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Introduction to Sociology ­ SOC101
VU
Masculinities refer to various socially constructed collections of assumptions, expectations and ways of
behaving that serve as standards for forms of male behavior. Look at the word `mardaangee'. One could find
colloquial substitutes in different cultures. The process of indoctrination of the characteristics associated
with `manliness' starts right from the childhood. For example take the little boy who got hurt and starts
crying. He is told not to do so because crying is not considered an appropriate behavior for men.
Femininities cover various socially constructed collections of assumptions, expectations and ways of
behaving that serve as standards for female behavior.
The mere fact that men and women across the societies are not characterized by identical behaviors is
suggestive of the fact that these differences are not caused by biology but by socialization. Hence
masculinities and femininities are subject to change across cultures and over time.
Global comparisons show that, by and large, societies do not consistently define most tasks as whether
feminine or masculine. As societies industrialize, which gives people more choices and decreases the
significance of muscle power, gender distinctions become smaller and smaller. Gender, then, is simply a too
variable across cultures to be considered a simple expression of biology. Instead, as with many other
elements of culture, what it means to be female and male is mostly a creation of society.
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Table of Contents:
  1. THE ORIGINS OF SOCIOLOGY:Auguste Comte, The Fields of Sociology
  2. THE SOCIOLOGICAL PERSPECTIVE:Society affects what we do
  3. THEORETICAL PARADIGMS:Salient Paradigms, Critical Evaluation
  4. SOCIOLOGY AS SCIENCE:Empirical, Verifiable, Cumulative, Self-Correcting
  5. STEPS IN SOCIOLOGICAL INVESTIGATION:Exploration/Consultation
  6. SOCIAL INTERACTION:Social Status, ROLE, The Social Construction of Reality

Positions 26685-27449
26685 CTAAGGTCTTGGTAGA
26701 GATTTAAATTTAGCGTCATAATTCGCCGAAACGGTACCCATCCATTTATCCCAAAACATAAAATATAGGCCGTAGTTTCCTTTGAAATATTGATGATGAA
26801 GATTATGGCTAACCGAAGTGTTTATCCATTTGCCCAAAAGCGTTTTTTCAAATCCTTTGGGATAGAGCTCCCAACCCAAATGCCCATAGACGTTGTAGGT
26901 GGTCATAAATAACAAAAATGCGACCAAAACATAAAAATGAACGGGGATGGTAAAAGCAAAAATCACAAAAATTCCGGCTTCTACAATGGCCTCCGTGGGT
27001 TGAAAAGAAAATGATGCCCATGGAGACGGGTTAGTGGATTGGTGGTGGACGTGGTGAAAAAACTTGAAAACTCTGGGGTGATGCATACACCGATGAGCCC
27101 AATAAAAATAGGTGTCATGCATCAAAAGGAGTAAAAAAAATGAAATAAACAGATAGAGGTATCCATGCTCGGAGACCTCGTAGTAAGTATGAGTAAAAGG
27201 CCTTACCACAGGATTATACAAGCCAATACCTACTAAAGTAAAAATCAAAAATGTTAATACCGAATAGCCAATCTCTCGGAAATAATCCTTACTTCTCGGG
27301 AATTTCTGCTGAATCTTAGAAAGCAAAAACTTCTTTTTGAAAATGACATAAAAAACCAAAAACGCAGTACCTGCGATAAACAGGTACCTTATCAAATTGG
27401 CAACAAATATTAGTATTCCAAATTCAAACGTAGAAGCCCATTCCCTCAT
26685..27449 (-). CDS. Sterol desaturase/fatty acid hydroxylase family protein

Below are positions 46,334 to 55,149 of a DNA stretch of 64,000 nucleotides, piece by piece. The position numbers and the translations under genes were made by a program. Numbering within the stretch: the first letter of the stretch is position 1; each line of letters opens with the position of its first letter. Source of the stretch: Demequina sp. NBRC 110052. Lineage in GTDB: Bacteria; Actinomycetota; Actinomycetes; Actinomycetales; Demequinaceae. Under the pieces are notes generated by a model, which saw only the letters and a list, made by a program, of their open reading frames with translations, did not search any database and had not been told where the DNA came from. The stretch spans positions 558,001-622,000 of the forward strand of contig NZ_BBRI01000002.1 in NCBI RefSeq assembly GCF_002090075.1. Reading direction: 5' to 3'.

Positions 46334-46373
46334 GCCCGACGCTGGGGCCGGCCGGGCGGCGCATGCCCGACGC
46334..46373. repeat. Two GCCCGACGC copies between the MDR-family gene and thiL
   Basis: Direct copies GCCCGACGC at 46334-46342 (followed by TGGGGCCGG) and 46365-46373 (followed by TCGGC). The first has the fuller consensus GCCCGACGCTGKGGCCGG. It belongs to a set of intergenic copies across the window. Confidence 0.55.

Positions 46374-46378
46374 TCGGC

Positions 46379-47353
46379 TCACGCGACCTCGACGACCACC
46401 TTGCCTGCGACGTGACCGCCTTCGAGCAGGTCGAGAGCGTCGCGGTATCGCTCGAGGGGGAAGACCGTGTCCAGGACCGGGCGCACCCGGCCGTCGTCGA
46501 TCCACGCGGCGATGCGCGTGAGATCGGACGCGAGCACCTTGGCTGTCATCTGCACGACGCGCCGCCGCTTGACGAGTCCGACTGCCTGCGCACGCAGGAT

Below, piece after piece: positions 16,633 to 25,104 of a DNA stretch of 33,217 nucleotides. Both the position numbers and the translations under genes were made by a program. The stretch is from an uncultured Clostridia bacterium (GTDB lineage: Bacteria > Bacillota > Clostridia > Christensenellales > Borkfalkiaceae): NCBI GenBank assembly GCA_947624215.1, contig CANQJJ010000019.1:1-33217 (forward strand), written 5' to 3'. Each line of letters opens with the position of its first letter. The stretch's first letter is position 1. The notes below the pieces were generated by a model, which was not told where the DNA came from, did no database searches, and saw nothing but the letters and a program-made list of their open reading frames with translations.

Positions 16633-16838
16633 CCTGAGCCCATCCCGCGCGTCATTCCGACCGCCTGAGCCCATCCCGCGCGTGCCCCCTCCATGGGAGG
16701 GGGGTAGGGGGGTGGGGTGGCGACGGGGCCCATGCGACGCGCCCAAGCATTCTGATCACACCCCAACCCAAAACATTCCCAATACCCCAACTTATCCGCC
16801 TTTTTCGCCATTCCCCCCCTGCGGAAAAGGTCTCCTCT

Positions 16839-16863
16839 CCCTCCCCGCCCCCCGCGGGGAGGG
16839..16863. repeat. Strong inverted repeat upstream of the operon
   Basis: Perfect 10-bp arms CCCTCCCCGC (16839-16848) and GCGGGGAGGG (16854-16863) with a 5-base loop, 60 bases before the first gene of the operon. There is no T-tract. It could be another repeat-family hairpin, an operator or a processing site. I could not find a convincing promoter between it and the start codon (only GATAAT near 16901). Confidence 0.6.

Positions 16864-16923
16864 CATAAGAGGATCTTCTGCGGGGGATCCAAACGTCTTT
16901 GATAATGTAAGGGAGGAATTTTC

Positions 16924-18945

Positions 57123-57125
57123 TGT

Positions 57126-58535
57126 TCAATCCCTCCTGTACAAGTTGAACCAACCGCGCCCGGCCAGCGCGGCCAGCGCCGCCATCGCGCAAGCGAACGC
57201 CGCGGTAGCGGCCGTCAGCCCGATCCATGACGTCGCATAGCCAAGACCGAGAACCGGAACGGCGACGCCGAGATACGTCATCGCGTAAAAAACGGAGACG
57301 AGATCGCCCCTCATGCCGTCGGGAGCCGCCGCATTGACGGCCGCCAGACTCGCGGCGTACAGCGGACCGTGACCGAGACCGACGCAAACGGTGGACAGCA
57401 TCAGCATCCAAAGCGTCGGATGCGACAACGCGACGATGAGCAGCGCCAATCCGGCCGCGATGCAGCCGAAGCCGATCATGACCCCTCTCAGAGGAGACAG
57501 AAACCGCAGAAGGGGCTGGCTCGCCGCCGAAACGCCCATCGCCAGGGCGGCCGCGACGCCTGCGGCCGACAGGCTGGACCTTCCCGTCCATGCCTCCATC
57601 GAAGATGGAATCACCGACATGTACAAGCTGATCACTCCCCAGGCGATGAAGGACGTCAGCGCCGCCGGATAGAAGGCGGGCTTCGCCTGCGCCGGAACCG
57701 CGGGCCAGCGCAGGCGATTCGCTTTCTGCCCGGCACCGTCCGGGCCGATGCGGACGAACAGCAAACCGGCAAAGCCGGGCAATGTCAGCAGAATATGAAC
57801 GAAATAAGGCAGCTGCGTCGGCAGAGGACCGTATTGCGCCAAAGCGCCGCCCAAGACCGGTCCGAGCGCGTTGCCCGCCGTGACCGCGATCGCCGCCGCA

7. SOCIAL GROUPS:Primary and Secondary Groups, Reference Group, Networks
  8. ORGANIZATIONS:Utilitarian Organizations, Coercive Organizations
  9. CULTURE:Universality, Components of Culture, Symbols, Language
  10. CULTURE (continued):Beliefs, Norms, Cultural Diversity
  11. CULTURE (continued):Culture by social class, Multiculturalism, Cultural Lag
  12. SOCIALIZATION: HUMAN DEVELOPMENT, NATURE, Social Isolation
  13. UNDERSTANDING THE SOCIALIZATION PROCESS
  14. AGENTS OF SOCIALIZATION:The Family, The School, Peer Groups, The Mass Media
  15. SOCIALIZATION AND THE LIFE COURSE:CHILDHOOD, ADOLESCENCE
  16. SOCIAL CONTROL AND DEVIANCE:Crime, Deviants, Stigma, Labeling
  17. THE SOCIAL FOUNDATIONS OF DEVIANCE:Cultural relativity of deviance
  18. EXPLANATIONS OF CRIME:Sociological explanations
  19. EXPLANATIONS OF CRIME -- CONTINUED:White-Collar Crime, Conflict Theory
  20. SOCIAL DISTRIBUTION OF CRIME: EXPLANATIONS, Gender and Crime
  21. SOCIAL STRATIFICATION: INTRODUCTION AND SIGNIFICANCE
  22. THEORIES OF CLASS AND STRATIFICATION I:Critical evaluation
  23. THEORIES OF SOCIAL CLASS AND STRATIFICATION II
  24. THEORIES OF CLASS AND SOCIAL STRATIFICATION III
  25. SOCIAL CLASS AS SUBCULTURE
  26. SOCIAL MOBILITY:Structural factors, Individual factors, Costs
  27. THE FAMILY: GLOBAL VARIETY, Marriage Patterns, Patterns of Descent
  28. FUNCTIONS OF FAMILY:Reproduction, Social placement
  29. FAMILY AND MARRIAGE IN TRANSITION:Family is losing functions
  30. GENDER: A SOCIAL CONSTRUCTION, Gender socialization
  31. GENDER SOCIALIZATION:Role of family, Gender Stratification
  32. EXPLANATIONS OF GENDER INEQUALITY:Conflict Explanations, Feminism
  33. FUNCTIONS OF SCHOOLING:Cultural Innovation, School Tracking
  34. ISSUES IN EDUCATION:Low Enrollment, High Dropout, Gender Disparity
  35. POPULATION STUDY AND ITS SIGNIFICANCE:Crude Birth Rate
  36. THEORY OF POPULATION GROWTH:Theory of Demographic Transition
  37. POPULATION PROFILE OF PAKISTAN:World Population Growth
  38. POPULATION PROFILE OF PAKISTAN (Continued):Age Distribution, Sex Composition
  39. IMPLICAIONS OF POPULATION GOWTH:Additional GDP needed per year
  40. POPULATION POLICY:Goals of Population Policy, Objectives, Strategies
  41. ENVIRONMENT AND SOCIETY:Global Dimension, Historical Dimension
  42. ENVIRONMENTAL ISSUES:Preserving Clean Water, Clearing the Air
  43. SOCIAL CHANGE:Social change is controversial.
  44. CAUSES OF SOCIAL CHANGE:Culture and Change, Conflict and Change, Modernization
  45. MODERNITY AND POST MODERNITY:Cultural Patterns, Post-modernity